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It is hard to screw up replacement of pre-hung door

Q: I bought a pre-hung door to replace the damaged door on my pantry. As I’m getting into this project, I’m having second thoughts about doing it myself and wonder if I should hire someone to do it. Can you guide me through the steps to install the new door?

A: Though I walk through the valley in the shadow of death, I fear no evil. It’s OK to be afraid. We fear what we do not understand. At least that’s what some pompous professor told me once. Because the door is pre-hung, it would be really hard to screw it up, so don’t worry.

To get started, you will need to remove the old door. Drive out the hinge pins with a small screwdriver and a hammer, and, while supporting the door, pull it off of the jamb hinges. Make the top hinge pin the last one you remove so that you can control the door if it starts to slip out of the hinges by itself.

Next, remove the door casing. Take a utility knife and cut between the door trim and the wall. This will ensure that when you pull the trim away from the wall, it won’t pull 3 inches of paint along with it.

After you make the cut, slide a flat pry bar (or a scraper) between the doorjamb and the trim and gently pry off the trim. When you remove the door casing, start about halfway down and work your way up. You probably will encounter nails in the mitered corners.

Once you have the corners free, work on removing the bottom of the trim, which probably will be wedged to the wall by the flooring. Pull the trim up as you work it free from the nails. Reusing the old trim will make the project easier, plus it will match the rest of the room’s baseboards.

Next, check that the floor is level. You can use a 24-inch level taped to a straight board to take the reading from one side jamb to the other. Measure the variance from one side to the other, and if you have to cut the side jambs, leave the low side that much longer.

Also, use a circular saw and set the blade low enough to cut both the side jamb and the stop in one pass. The door should clear the flooring by ¼ inch to ½ inch.

An easy way to align the new jamb with the drywall surface is to attach two small boards (1-inch by 3-inch boards are good) to the non-swing side of the jambs. Set the door in place, and position it so that the baseboards will be aligned. Use a level and add pairs of shims on each side at the top to plumb the hinge side jamb.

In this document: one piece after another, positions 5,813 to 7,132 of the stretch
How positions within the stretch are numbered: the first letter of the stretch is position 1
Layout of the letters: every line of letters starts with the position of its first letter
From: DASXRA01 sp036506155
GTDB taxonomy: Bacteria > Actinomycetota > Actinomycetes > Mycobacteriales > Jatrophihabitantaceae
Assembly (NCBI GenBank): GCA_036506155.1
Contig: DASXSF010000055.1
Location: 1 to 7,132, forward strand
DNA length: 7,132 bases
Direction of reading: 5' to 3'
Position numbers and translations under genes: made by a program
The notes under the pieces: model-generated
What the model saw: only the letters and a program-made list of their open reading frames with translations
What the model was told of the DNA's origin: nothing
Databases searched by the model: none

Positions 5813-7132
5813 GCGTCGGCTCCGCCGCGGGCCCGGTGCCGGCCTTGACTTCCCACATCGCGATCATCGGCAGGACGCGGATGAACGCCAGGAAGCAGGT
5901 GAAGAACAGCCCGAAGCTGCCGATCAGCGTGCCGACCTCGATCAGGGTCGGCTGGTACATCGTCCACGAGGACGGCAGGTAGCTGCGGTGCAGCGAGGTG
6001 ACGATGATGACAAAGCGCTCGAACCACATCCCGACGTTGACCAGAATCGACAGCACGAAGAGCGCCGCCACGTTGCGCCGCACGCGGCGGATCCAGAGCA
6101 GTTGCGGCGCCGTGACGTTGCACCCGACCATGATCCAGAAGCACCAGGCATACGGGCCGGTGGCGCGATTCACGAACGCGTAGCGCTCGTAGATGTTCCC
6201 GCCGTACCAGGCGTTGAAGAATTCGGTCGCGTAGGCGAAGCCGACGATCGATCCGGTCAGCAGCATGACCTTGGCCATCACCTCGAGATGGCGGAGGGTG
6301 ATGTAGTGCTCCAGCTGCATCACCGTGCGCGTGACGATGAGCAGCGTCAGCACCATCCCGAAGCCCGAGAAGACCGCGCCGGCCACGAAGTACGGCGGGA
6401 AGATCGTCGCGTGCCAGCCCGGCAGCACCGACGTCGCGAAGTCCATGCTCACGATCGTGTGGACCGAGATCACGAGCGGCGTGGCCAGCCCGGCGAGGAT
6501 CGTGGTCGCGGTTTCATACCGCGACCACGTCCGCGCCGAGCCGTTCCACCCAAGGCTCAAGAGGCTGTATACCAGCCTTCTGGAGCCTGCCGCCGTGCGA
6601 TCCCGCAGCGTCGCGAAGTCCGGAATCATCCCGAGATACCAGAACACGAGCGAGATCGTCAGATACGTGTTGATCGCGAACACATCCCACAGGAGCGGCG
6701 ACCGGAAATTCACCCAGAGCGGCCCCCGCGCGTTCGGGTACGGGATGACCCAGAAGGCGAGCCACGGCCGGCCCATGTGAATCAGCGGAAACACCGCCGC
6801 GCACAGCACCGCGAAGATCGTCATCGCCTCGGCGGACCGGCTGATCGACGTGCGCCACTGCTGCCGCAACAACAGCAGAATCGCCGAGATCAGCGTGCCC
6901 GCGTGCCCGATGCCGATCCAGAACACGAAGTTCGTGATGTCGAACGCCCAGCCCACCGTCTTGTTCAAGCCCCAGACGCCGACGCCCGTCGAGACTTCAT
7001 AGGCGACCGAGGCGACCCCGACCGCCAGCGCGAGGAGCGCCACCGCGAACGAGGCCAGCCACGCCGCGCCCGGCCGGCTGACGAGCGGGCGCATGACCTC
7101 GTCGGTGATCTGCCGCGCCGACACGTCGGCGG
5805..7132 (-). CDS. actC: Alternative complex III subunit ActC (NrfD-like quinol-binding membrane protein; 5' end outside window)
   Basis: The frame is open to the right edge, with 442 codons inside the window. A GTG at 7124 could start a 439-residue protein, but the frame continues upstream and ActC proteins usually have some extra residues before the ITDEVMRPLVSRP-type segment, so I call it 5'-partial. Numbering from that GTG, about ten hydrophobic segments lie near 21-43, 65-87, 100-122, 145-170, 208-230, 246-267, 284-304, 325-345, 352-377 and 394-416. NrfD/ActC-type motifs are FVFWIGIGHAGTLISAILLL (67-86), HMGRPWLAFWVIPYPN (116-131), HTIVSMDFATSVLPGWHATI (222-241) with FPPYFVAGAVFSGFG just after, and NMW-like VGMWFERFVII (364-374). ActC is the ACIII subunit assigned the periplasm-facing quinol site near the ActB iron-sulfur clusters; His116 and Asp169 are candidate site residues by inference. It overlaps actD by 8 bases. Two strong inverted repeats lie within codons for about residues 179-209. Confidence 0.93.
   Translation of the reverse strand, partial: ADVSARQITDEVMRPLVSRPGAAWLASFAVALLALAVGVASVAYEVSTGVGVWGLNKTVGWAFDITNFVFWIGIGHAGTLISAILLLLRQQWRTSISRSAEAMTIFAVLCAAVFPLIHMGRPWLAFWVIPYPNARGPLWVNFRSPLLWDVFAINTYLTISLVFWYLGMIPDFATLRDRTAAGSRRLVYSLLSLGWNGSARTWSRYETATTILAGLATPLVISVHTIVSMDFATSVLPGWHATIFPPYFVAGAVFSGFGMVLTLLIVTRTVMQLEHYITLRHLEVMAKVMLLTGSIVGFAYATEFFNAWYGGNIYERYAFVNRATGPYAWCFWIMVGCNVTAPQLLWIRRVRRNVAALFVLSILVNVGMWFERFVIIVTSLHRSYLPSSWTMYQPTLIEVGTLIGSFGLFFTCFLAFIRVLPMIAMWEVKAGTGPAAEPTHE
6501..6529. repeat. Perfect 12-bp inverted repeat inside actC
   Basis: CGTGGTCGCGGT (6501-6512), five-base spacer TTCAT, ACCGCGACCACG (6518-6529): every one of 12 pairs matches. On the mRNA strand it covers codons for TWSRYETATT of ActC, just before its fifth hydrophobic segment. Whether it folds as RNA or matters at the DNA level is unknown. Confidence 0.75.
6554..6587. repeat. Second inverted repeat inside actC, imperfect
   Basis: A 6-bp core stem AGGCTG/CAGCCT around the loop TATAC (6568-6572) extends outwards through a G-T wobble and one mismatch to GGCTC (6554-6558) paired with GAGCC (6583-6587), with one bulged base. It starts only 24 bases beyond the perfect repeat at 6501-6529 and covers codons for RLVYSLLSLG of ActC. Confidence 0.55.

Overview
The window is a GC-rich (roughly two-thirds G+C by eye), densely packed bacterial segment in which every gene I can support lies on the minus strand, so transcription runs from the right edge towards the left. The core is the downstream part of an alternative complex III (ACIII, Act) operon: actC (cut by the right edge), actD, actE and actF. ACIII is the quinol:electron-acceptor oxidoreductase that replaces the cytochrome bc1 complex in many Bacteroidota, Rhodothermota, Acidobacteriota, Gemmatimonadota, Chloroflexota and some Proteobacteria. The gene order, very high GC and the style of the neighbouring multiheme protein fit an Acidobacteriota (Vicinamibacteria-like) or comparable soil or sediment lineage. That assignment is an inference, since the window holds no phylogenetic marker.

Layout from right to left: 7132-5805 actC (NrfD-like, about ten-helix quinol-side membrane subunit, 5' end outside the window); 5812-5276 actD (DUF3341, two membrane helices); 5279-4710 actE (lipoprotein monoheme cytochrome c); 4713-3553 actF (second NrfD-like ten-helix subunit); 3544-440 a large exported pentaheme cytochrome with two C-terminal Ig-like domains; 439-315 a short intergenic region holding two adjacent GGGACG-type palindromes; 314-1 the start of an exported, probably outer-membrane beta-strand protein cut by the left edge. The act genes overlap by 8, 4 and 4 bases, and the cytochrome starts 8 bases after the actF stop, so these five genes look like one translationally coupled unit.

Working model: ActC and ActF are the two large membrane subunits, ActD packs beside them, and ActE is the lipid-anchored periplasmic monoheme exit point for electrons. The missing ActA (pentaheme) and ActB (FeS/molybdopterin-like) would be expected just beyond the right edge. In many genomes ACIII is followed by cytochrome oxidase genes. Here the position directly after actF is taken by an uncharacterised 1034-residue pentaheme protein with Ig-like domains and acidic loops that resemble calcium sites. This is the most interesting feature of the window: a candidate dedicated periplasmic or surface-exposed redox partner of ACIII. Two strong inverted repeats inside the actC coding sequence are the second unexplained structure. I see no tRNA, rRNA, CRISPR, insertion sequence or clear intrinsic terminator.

Predrill the holes and use 8d finish nails and hit one through the hinge side jamb, through the shims, and into the door framing. Add more shims and nails to the bottom on the hinge side, and then finally at the middle of the jamb. Check for plumb with each nail you drive.

Once you have secured the hinge side jamb in three places, make sure the top jamb is level. Adjust the shims at the top of the strike side, if necessary, and drive nails through the strike side jamb and shims.

You can now remove the alignment boards from the jambs, as well as the temporary plug that the manufacturer installs into the strike hole to keep the door correctly aligned.

Continue to shim the strike side jamb in four places: the top, bottom, and above and below the strike. As you shim the jamb, make sure it is perpendicular to the door. If it’s not, you can adjust the shims to make sure it is.

Drive two nails wherever you have shims, on either side of the stop. Use a nail set (about $5) to sink the nail heads slightly below the surface, and then cut off the shims so that they are flush with the jamb.

The only thing left to do is to install the lockset/handle and reinstall the door trim. Again, use a nail set and sink the nail heads slightly below the surface. Use wood putty to fill the holes, and then touch up the paint, or stain and varnish.

Mike Klimek is a licensed contractor and owner of Las Vegas Handyman. Questions may be sent by email to handymanoflasvegas@msn.com. Or, mail to 4710 W. Dewey Drive, No. 100, Las Vegas, NV 89118. His web address is www.handymanoflasvegas.com.

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